A Pay-n In The Backside

, , , , , , , | Working | July 16, 2020

The company I work for uses an outside business to manage payroll. I have worked here for three years now, and it seems like every month there is yet another reason why I can’t believe we still use this payroll company. Here are a few:

I am supposed to get reimbursed for using the parking garage next to our office. I give my boss the receipts and she reports the amount to payroll. Apparently, though, payroll just cannot nail down the difference between a reimbursement and a deduction, because on three or four paychecks now, I have had to tell my boss that the cost of the parking garage had been subtracted from my paycheck instead of added to it so that payroll could reverse it.

I make sure to check my pay stub very carefully every time now because it seems to happen totally sporadically.

Last year, I enrolled in the company health insurance program for the first time, meaning that a certain amount of my paycheck would get automatically deducted every pay period to cover the premium. (Yay, USA!) This was supposed to start happening on April 1st. However, I noticed no difference in pay after my first April paycheck. My mistake here: instead of asking about it right away, I assumed it must be retroactive, meaning I would pay for the month of April starting May 1st.

But then, my first May paycheck came. No difference. I talked to my boss, who contacted payroll, to find out that they had just straight-up forgotten to start deducting it. Since I had still technically been enrolled in health insurance in April, though, I was still on the hook for the premium, meaning that for the rest of the year I had to pay more out of each paycheck to cover the difference.

This past March, our hours were reduced due to the health crisis, which — I believed — would translate to a $400 pay cut each pay period — a bit of a bummer but understandable, and better than being laid off. However, when I received my first paycheck, to my shock, it was over $1,000 less than usual!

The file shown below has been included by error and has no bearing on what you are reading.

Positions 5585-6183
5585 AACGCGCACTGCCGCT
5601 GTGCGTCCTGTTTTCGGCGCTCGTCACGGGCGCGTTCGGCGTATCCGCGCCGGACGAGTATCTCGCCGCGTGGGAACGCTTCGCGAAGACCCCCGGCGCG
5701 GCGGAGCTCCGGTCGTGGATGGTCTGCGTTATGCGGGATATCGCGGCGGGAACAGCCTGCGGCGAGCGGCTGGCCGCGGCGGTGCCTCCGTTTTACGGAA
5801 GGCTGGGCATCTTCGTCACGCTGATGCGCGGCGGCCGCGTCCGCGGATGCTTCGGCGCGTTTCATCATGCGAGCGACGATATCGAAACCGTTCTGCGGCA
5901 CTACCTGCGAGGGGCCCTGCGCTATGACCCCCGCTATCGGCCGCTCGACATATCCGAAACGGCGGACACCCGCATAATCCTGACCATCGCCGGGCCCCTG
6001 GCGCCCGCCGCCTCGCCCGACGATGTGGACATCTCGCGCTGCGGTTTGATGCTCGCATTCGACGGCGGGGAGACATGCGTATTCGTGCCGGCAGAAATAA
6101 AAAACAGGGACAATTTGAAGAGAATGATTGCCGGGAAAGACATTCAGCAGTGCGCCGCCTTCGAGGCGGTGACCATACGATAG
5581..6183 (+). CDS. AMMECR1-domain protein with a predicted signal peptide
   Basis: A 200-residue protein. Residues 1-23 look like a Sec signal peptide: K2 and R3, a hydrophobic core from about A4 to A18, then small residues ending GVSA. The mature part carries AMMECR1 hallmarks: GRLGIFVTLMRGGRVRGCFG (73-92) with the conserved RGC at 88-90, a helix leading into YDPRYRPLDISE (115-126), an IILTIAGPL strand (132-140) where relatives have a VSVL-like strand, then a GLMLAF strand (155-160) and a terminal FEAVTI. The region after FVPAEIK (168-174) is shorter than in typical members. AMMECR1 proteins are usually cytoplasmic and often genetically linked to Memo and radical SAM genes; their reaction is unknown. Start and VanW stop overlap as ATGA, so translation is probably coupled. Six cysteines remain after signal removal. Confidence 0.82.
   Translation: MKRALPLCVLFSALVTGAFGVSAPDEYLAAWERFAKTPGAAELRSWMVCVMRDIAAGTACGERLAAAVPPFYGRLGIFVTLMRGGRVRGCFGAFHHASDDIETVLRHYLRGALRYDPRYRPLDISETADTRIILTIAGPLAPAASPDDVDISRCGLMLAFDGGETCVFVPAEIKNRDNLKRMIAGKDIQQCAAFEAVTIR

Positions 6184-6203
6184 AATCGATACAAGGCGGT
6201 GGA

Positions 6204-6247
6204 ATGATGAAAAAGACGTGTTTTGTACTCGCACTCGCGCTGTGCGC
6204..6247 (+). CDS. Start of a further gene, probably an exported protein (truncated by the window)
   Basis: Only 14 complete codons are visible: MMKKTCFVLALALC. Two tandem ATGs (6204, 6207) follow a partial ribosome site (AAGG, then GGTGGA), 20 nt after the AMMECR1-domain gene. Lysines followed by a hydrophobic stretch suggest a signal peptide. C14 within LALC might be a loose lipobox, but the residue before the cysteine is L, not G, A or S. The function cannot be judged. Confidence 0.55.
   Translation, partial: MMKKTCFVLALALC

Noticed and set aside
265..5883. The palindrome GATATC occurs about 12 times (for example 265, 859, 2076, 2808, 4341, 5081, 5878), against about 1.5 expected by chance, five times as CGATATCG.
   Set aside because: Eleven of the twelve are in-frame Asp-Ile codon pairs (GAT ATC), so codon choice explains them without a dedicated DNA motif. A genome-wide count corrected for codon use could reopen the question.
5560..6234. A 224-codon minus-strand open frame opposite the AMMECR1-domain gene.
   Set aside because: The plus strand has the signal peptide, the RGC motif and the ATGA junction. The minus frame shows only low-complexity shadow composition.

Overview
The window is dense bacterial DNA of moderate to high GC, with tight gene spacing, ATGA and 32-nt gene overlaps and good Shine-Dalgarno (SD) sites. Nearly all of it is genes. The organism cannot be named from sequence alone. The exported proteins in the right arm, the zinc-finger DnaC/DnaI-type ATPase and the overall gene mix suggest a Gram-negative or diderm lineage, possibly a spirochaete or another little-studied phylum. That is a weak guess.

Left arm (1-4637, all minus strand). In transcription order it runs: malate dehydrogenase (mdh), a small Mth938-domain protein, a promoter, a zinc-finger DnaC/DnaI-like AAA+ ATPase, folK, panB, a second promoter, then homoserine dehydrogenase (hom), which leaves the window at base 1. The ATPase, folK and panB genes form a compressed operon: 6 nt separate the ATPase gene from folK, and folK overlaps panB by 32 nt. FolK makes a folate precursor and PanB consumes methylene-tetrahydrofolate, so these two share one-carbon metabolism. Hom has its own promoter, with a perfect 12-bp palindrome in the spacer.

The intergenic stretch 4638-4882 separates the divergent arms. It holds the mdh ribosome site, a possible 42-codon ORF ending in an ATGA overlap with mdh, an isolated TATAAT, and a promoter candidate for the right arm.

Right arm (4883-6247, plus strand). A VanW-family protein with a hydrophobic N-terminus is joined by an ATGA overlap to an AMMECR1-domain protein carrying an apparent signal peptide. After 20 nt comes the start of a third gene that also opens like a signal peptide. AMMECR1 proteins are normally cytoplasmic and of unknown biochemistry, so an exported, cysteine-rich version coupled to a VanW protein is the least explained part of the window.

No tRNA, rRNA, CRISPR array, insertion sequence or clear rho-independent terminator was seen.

Now very worried, as this was nowhere near enough money to live on, I asked my boss if this amount was correct. She seemed just as shocked as I had been and reached out to payroll right away. Lo and behold, when my boss had communicated the hours cut to them, they had totally misinterpreted the number of hours we were supposed to be getting paid for; essentially, we were working [hours] every week, but we were getting paid for working that many hours every two weeks.

A week ago, my boss informed me that I was getting a bonus in my next paycheck to make up a little bit for the hours cut since we had fared better than anticipated during the health crisis. Today — I am writing this in late May — I received my most recent pay stub, which was divided into two separate payments: my regular paycheck and the bonus. Both were paid out on the same day… and both included a deduction for my health insurance, meaning I unwillingly paid twice as much as I was supposed to for health insurance this period.

I wasn’t even upset; I just started laughing. A couple of hours later, on a video call with my boss, I casually said, “Hey, I also have a question about payroll…” and smirked as I watched an expression come over her face that clearly said, “Oh, for God’s sake, what have they done now?”

Maybe this is the final straw that will allow us to find a better company.

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